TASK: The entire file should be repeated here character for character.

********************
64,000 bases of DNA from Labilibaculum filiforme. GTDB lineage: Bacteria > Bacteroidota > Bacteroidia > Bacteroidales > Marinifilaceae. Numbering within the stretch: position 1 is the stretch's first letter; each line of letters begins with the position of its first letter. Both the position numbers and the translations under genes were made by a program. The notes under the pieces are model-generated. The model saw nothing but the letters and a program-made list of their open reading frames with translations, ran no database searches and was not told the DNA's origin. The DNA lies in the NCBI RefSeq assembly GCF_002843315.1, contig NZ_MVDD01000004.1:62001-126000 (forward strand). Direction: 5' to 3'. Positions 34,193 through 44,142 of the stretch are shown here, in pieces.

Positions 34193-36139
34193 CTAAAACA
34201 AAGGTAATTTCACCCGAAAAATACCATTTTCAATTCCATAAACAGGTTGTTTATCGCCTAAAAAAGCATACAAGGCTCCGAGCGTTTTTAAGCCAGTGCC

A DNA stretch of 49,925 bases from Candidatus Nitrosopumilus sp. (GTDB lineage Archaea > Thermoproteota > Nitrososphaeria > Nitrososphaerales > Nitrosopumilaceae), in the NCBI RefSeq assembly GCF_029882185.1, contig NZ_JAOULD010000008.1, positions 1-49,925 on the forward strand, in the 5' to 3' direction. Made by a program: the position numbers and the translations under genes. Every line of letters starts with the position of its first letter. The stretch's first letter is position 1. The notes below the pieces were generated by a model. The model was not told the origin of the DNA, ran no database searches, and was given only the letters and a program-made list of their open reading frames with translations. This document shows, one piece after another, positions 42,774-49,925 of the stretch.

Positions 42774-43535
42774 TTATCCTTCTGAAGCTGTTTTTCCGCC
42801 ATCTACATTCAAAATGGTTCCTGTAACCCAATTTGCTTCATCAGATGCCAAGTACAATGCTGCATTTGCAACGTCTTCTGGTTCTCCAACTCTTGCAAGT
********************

64,000 bases of DNA from Labilibaculum filiforme. GTDB lineage: Bacteria > Bacteroidota > Bacteroidia > Bacteroidales > Marinifilaceae. Numbering within the stretch: position 1 is the stretch's first letter; each line of letters begins with the position of its first letter. Both the position numbers and the translations under genes were made by a program. The notes under the pieces are model-generated. The model saw nothing but the letters and a program-made list of their open reading frames with translations, ran no database searches and was not told the DNA's origin. The DNA lies in the NCBI RefSeq assembly GCF_002843315.1, contig NZ_MVDD01000004.1:62001-126000 (forward strand). Direction: 5' to 3'. Positions 34,193 through 44,142 of the stretch are shown here, in pieces.

Positions 34193-36139
34193 CTAAAACA
34201 AAGGTAATTTCACCCGAAAAATACCATTTTCAATTCCATAAACAGGTTGTTTATCGCCTAAAAAAGCATACAAGGCTCCGAGCGTTTTTAAGCCAGTGCC

A DNA stretch of 49,925 bases from Candidatus Nitrosopumilus sp. (GTDB lineage Archaea > Thermoproteota > Nitrososphaeria > Nitrososphaerales > Nitrosopumilaceae), in the NCBI RefSeq assembly GCF_029882185.1, contig NZ_JAOULD010000008.1, positions 1-49,925 on the forward strand, in the 5' to 3' direction. Made by a program: the position numbers and the translations under genes. Every line of letters starts with the position of its first letter. The stretch's first letter is position 1. The notes below the pieces were generated by a model. The model was not told the origin of the DNA, ran no database searches, and was given only the letters and a program-made list of their open reading frames with translations. This document shows, one piece after another, positions 42,774-49,925 of the stretch.

Positions 42774-43535
42774 TTATCCTTCTGAAGCTGTTTTTCCGCC
42801 ATCTACATTCAAAATGGTTCCTGTAACCCAATTTGCTTCATCAGATGCCAAGTACAATGCTGCATTTGCAACGTCTTCTGGTTCTCCAACTCTTGCAAGT